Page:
Scott Matthews @ East Wintergarden

Where: The East Wintergarden, Canary Wharf, E14
When: 29/10/12
Website: www.scottmatthewsmusic.co.uk
Price: £17.50
Rating:

The evening didn’t get off to the best of starts. Ruth had been caught up in the vagaries of the London transport system, rendering her nearly half an hour late; the almost full Moon was straining to creep through the clouds that were unleashing their unique brand of constant drizzle.

When Ruth finally managed to emerge from Canary Wharf tube station, we wound our way through the workers running through the rain for their bus home. We were heading for a gig at the East Wintergarden, a venue I’d never heard of before let alone been to. Initially I was underwhelmed as the entrance had the same cold, slick and soulless quality that doesn’t see me visit Canary Wharf very often.

However, the venue itself was a pleasant surprise. Tables had been arranged in a “cabaret style” with round tables, topped with candles and encircled with chairs. Behind the stage was a black screen littered with pin-pricks of light mocking up stars. But the real sight was to be seen overhead, a glass ceiling revealing a canopy of lights from the surrounding office buildings, mapping out their own makeshift constellations in the cloudy, starless sky.

This was a cool place to see one of our all time favourite artists: Scott Matthews. A lanky, Ivor Novello award winning singer/songwriter from Wolverhampton, he is a troubadour in every sense of the word. He also has a special place in our affections as one of our first dates was at one of his gigs back in 2006 when we were both students at the University of Manchester.

Before Scott took to the stage, his support act – ESKA – entertained us for half an hour or so. Born in Zimbabwe, but raised in London, she is certainly a force of nature – I’m not sure I’ve ever heard a voice like hers before. Soulful yet folky, with beautiful lyrics, I couldn’t actually decide whether I liked it or not. At times she hit such high notes – think the love child of Kate Bush and Minnie Ripperton on steroids – that I gurned and physically had to shrink away from the stage. I’d be interested to listen to her studio stuff though.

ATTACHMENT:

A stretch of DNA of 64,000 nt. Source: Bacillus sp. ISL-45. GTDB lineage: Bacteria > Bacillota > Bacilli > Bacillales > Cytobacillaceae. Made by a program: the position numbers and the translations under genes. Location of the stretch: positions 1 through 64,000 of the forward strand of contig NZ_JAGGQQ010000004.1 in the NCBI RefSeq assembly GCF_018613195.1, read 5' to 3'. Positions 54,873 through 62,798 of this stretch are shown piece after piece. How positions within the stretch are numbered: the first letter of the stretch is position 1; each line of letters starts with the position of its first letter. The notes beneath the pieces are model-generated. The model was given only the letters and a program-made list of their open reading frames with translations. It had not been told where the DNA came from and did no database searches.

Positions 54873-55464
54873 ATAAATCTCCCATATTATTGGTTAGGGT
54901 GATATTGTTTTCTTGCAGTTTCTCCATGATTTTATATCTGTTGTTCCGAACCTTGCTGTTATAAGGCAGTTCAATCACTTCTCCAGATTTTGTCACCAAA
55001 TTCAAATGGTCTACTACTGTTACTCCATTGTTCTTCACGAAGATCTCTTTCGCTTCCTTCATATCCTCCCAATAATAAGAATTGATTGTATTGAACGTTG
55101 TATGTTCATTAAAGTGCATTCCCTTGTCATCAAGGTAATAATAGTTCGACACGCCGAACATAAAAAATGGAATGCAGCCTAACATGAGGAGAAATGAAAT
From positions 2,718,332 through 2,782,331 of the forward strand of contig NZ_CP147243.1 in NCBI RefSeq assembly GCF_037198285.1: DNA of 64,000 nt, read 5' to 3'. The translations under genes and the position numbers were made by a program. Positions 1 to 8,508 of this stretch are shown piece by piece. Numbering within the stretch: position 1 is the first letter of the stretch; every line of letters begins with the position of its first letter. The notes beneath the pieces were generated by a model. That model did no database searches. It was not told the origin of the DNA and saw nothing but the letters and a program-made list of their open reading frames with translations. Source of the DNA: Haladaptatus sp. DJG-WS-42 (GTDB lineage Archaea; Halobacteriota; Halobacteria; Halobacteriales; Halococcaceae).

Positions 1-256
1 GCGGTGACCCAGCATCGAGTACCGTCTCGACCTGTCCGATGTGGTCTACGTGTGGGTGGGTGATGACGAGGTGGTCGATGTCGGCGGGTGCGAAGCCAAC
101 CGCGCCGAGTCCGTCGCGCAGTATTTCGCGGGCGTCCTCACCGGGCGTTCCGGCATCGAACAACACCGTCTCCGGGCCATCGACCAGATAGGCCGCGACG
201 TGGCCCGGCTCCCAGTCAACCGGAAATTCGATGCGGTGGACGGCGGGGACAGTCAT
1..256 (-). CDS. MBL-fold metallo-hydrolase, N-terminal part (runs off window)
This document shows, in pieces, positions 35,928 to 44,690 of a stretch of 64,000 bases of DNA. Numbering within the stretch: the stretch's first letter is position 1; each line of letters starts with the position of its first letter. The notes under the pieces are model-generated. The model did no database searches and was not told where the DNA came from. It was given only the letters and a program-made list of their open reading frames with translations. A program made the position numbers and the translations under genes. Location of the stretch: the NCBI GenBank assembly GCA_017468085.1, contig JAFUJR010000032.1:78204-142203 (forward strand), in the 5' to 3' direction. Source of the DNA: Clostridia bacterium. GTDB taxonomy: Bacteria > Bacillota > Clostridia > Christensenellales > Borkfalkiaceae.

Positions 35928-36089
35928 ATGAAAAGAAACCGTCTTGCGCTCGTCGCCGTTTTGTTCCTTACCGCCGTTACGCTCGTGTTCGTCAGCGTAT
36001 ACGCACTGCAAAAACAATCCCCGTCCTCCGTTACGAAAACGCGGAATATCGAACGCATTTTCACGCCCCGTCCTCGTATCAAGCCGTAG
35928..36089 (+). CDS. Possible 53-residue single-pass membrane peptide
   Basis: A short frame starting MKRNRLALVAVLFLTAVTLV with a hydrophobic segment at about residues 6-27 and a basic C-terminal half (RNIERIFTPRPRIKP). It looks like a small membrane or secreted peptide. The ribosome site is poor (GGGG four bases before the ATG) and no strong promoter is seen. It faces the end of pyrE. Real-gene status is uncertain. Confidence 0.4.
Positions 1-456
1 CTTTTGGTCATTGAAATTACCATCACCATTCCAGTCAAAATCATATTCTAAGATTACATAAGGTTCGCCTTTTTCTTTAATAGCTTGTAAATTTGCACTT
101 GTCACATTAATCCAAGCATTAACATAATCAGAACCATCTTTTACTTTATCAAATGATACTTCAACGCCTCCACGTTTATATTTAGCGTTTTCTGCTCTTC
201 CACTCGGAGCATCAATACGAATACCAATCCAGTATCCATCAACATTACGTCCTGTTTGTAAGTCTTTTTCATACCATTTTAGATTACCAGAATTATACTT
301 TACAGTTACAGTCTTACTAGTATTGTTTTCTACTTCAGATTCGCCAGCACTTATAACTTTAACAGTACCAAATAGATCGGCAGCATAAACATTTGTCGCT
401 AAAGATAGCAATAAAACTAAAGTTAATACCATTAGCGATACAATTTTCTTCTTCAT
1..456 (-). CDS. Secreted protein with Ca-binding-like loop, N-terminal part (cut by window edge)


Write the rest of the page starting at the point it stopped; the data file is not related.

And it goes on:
After a brief hiatus, Scott Matthews tip-toed on stage. Not a natural showman, his on-stage banter is often awkward but we’ve come to love it over the 5 times we’ve seen him in London. All is forgotten when he opens his mouth to sing, though. In the school of Nick Drake and Jeff Buckley, his songs are like a warm comforting blanket to me. Dark, frank and often tackling themes of loneliness, his lyrics are beautifully poetic and his melodies haunting.

He played a mixture of old and new songs, opening with Dream Song, from his debut album Passing Stranger, before wrapping up ninety minutes later with the stunning Ballerina Lake from his latest album, What the Night Delivers. My personal highlight of the evening was his beautiful rendition of the aptly titled So Long My Moonlight (Spotify album track below). He left without playing Elusive, his biggest mainstream hit, perhaps a sign he is tiring of it being the only song to have registered in many people’s consciousness. It shouldn’t be – his entire canon is as mighty.

Verdict:

A class act on the top of his game. Happy to tinker with a few songs to keep them sounding fresh, this was the ultimate antidote to the encroaching darker nights and the inauspicious start to the evening. The East Wintergarden is a great venue for an intimate gig and we’ll certainly be keeping an eye on their programme of events. With a new album due out in 2013, we might even get some new songs to play at our wedding!


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Muse @ O2 Arena

Where: O2 Arena, North Greenwich, SE10
When: 27/10/12 (The 2nd Law tour)
Website: www.muse.mu
Price: £55
Rating:

Frequently voted the world’s greatest live band, Muse are usually guaranteed to deliver a great performance. Their second night at the O2 definitely didn’t disappoint. The anticipation from the crowd was palpable; tickets sold out within minutes of going on sale, a testament to how popular the band have become.

The tour was timed to coincide with the release of the band’s 6th album: The Second Law. This provided an opportunity for the audience to hear some of the new material live for the first time. The crowd were incredibly enthusiastic throughout the gig, however, as expected, it was the old material that got the best reaction. Particular highlights were ‘Falling Down’ from the first album, and classic favourites New Born and Plug in Baby. Some of the new songs got a mixed reaction, having much more of a stadium rock, Queen-like slant.